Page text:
- #include script size also affects the ASP script length. When you #include a file the entire file gets loaded as it is on the ASP file. #include files with all the methods and definitions get cached entirely by ASP which then causes unproductive searches when a method is called in. IN this case the #include files must be divided into smaller sections.
Combination of ASP and HTML:
There is always jump from ASP to HTML while making tables and using an if statement.
<tr><td>Name< / td><td>Number< / td><td>Department< / td>< / tr>
< / td><td>
< / td><td>
< / td><tr>< / table>
If not Session("DBOpen") then
<h1>Database not connected< / h1>
<h1>Database open< / h1>
In both of these cases, the performance can be enhanced by keeping the blocks of ASP server-side script together and by using Response.Write to produce the HTML code like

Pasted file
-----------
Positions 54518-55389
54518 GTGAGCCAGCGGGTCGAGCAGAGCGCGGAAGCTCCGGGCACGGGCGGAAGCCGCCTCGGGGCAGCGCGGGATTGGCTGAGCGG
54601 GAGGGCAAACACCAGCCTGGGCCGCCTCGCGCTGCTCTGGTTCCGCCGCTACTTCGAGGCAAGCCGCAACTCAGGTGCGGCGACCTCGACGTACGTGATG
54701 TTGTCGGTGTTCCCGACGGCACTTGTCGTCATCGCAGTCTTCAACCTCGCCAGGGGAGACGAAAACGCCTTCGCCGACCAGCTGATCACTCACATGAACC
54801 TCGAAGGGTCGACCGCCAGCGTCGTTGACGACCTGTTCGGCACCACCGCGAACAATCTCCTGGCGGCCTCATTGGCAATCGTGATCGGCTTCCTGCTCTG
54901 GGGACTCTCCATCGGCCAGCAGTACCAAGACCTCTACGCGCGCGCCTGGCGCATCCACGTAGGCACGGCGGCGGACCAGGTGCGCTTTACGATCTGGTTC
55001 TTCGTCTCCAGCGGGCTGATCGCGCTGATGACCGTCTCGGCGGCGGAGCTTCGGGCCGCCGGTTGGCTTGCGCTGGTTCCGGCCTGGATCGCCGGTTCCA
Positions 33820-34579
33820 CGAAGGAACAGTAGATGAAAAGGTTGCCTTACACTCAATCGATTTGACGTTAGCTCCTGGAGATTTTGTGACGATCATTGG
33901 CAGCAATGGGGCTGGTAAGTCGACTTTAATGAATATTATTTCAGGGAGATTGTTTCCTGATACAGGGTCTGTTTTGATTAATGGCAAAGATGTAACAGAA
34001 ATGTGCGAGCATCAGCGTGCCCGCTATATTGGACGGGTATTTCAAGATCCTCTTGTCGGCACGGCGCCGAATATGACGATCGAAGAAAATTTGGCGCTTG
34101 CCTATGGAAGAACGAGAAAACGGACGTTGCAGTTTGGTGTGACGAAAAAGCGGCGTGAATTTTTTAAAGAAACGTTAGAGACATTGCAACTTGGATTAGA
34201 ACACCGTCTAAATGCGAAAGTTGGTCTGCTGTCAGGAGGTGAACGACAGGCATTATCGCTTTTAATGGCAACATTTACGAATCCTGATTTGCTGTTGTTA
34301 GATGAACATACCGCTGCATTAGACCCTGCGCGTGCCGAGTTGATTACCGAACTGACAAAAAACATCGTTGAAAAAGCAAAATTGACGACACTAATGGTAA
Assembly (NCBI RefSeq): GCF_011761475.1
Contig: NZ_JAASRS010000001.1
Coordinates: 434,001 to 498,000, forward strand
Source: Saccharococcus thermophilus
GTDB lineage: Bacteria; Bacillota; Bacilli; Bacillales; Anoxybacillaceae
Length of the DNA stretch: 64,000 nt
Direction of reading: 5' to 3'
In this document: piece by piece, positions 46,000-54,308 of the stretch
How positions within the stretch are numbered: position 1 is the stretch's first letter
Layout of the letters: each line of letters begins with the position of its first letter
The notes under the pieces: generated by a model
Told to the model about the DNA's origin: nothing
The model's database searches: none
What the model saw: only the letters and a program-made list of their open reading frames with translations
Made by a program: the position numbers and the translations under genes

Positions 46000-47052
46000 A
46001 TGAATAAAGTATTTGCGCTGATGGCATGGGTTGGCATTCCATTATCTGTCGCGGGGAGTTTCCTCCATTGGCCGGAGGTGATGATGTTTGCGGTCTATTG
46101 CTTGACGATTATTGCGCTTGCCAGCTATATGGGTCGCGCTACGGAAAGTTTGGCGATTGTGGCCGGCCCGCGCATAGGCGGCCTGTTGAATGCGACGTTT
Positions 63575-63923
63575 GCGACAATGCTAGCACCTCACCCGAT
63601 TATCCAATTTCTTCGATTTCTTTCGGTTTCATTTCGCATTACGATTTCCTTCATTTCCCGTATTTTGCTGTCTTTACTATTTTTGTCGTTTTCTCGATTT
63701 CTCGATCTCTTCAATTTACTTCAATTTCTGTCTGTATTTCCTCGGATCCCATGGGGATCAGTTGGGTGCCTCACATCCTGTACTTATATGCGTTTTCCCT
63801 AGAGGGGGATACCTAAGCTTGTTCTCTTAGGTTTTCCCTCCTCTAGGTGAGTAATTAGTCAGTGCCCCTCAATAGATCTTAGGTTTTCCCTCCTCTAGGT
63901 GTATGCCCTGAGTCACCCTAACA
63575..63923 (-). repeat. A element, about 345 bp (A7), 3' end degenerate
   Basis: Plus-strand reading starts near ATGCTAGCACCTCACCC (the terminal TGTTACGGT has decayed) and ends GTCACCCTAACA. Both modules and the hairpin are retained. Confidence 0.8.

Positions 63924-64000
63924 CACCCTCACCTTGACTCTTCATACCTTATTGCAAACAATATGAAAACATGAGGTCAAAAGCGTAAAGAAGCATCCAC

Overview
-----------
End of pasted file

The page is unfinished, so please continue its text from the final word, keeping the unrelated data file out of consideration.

If not Session ("DBOpen") then
Response.Write "<h1>Database not connected< / h1>"
Response.Write "<h1>Database open< / h1>"
This definitely improves the ASP script performance.
Maintaining the state across Session:
An excellent feature is to maintain the state across the session in ASP. These features however do affect the ASP performance. These sessions are restricted to single servers and thus do affect the quality of the website. Session utilize resources for each user. Do not place huge data into the Session object. Sessions are preserved in IIS and they occupy the memory space until and unless the session expires either when it times out or when the browser is closed down. Resources diminish if many users are using the application.
Accessing the database:
Although accessing the database through a web application is beneficial it does affect the ASP performance. Hence is essential to ensure the ill effect on the performance is as meager as possible. This can be done in following ways: